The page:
Carl Washburne State Park to Waldport (actual date Wednesday 6/4/14)
In this morning’s dream I stumble upon a box filled with various treasures – gold coins and collectible bills, antiques with rusty edges, records in worn sleeves, a new pair of trail running shoes. I can take whatever I want. But I leave with nothing from the lot. I don’t have room for anything else in my bag.
I beak camp early and chat with Jeff and Lam. Jeff, who is barely 18 and looks intelligent in his wire-rimmed glasses and close cut hair tells me that he’ll be happier when they reach San Diego, that he’s “not really into these endurance trips.” I imagine he’d be more in his element at a library reading books about computer code.
I end up staying longer on the 101 than expected because I miss the OCT trailhead at Gwyn’s Creek. I walk past a hunched-over older man who walks towards me on the shoulder. Besides wearing an enormous backpack he is also lugging a wooden sandwich board that says “Jesus saves. Repent now.” I am certain he’s got an interesting story but I’m not feeling too chatty, especially with a guy who will likely try to save me. He doesn’t even look up as we pass. An hour later I find an album discarded on the side of the road, Michael Jackson’s Thriller. Who would huck Thriller out of their window and why? This confuses me.
I finally pick up the OCT at a Visitor’s Center and follow the St. Perpetua Trail to Amanda’s Trail, up countless switchbacks that make the ascent to the point easier. I find a breathtaking lunch spot at the top. I am soaking wet. The moisture in the air coupled with my tendency to sweat buckets makes me wonder if I’d be drier if I were naked. I weigh the prospect of eating my PBJ in the buff while letting my clothes dry in the sun. I imagine the possibility of being discovered and remember the nudist man I met at Cape Blanco. He’d do it. After lunch, the trail spits me back onto the highway for 10ish miles into Waldport.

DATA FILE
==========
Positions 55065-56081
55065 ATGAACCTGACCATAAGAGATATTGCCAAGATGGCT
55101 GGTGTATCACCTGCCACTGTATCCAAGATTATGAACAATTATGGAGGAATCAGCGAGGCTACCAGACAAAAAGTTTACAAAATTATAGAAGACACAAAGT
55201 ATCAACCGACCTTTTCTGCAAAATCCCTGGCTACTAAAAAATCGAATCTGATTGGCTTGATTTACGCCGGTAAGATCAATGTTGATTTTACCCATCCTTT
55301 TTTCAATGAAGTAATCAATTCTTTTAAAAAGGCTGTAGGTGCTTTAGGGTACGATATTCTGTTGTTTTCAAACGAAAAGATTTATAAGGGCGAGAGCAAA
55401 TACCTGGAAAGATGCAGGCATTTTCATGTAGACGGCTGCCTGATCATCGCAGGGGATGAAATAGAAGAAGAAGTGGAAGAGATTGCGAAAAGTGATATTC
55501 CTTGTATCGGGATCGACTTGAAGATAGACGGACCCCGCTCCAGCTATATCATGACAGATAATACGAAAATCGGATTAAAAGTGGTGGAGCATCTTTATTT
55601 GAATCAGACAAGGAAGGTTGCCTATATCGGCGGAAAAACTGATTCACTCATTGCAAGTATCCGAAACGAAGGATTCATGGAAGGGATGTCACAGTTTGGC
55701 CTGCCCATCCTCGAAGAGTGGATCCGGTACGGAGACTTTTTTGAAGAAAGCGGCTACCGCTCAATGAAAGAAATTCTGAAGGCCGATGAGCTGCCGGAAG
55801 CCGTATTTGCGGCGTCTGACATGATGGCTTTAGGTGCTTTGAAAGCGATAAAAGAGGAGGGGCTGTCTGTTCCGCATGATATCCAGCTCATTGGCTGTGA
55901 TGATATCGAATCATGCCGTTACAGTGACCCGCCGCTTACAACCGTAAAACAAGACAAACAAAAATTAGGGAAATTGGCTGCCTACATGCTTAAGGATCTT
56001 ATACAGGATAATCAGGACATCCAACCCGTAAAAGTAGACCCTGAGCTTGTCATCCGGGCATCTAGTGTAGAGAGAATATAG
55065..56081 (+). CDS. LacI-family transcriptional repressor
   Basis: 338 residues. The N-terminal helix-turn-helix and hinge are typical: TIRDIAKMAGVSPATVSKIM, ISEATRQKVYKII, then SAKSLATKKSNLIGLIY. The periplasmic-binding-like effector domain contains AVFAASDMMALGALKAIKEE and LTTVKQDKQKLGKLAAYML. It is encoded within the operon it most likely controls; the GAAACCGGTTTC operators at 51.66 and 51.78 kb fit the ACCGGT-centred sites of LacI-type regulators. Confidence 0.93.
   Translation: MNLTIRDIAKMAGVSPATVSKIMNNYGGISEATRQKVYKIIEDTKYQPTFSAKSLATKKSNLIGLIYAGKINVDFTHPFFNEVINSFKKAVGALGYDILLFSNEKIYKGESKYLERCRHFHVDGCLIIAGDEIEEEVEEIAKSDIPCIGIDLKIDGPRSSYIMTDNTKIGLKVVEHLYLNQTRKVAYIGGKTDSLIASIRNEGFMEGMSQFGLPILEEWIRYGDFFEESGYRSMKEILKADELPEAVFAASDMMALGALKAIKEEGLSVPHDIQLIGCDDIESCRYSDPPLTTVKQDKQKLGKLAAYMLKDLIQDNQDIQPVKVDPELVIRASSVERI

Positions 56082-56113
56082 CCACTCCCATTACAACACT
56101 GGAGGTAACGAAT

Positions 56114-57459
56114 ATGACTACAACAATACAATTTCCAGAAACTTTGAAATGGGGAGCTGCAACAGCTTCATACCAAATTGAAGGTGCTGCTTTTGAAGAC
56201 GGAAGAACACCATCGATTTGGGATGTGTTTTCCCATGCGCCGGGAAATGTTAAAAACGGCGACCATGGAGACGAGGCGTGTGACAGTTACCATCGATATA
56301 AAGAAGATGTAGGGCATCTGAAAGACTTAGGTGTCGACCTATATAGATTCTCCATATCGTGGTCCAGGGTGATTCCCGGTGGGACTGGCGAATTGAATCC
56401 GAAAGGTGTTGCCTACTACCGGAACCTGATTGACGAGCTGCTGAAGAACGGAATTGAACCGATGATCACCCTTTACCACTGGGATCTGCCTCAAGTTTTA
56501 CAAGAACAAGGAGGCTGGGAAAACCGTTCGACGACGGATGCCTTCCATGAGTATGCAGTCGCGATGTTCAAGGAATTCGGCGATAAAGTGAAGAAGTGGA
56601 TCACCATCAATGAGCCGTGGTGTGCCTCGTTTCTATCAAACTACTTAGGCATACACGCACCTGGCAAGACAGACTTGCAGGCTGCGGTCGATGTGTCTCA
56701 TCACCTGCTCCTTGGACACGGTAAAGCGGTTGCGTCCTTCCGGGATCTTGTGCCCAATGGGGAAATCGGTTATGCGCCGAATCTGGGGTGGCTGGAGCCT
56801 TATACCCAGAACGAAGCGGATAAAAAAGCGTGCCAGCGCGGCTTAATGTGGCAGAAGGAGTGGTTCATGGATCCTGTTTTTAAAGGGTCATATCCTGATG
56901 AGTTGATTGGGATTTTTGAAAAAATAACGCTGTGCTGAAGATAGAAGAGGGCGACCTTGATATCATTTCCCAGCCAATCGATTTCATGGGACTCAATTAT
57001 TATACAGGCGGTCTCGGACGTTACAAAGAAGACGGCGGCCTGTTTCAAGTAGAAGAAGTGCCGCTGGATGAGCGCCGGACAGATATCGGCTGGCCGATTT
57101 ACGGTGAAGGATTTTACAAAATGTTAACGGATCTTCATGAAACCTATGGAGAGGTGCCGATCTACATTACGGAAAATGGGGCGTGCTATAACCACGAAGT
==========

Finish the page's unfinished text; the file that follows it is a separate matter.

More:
In Waldport I stop at an RV park. The RVs here look permanent and dirty children run amok. There’s one grassy, camping-looking area but it’s in the middle of all the action. I get a weird vibe from the place so I make very little effort to find an employee then move deeper into the guts of the town. Typical taffy stores and souvenir stores, and even an out-of-business motel with boarded windows. The 3000+ foot long Alsea Bay Bridge stretches in the distance. I am already at 25 miles today and I’d prefer not to cross it today, if possible. But after walking up and down the main stretch of Waldport it seems inevitable. I ask a guy about places to stay and he tells me the only hotel is across the bay. It’s cheap and clean and probably nobody’s there. A familiar rush blankets me. It’s sort of like regret but this time there’s also a hint of exhilaration. After all, I’m 12 days into this walk and have taken one shower and my clothes are rank. I decide to go for it. I convince myself it’s strategic.
The man at the front desk tells me how to jimmy the Coke machine to get quarters for the washer. He tells me to use the shampoo provided in the room for laundry soap. He starts to hand me a key then pulls it back, switching it out with a different one. “You seem like a nice guy. I’m going to upgrade you for free.” I want to tell him I don’t give a shit about an upgrade. I want to say I feel guilty staying here. That it’s a sad, stale place. I want to tell him that having the basic amenities is all I care about and I’d be happy pitching my tent on the grass out front. But instead I smile to show appreciation for his kind gesture even though I am pretty sure he’s merely employed a simple customer service tactic to make me feel special. And I laugh as I walk down the hallway because it works – I do feel special.
View from Amanda’s Trail
I called Katie from here and told her to Google the view so we could see it together
The statue at the end of Amanda’s Trail, artist: Sy Meadow
Nearing Waldport with the Alsea Bay Bridge in the distance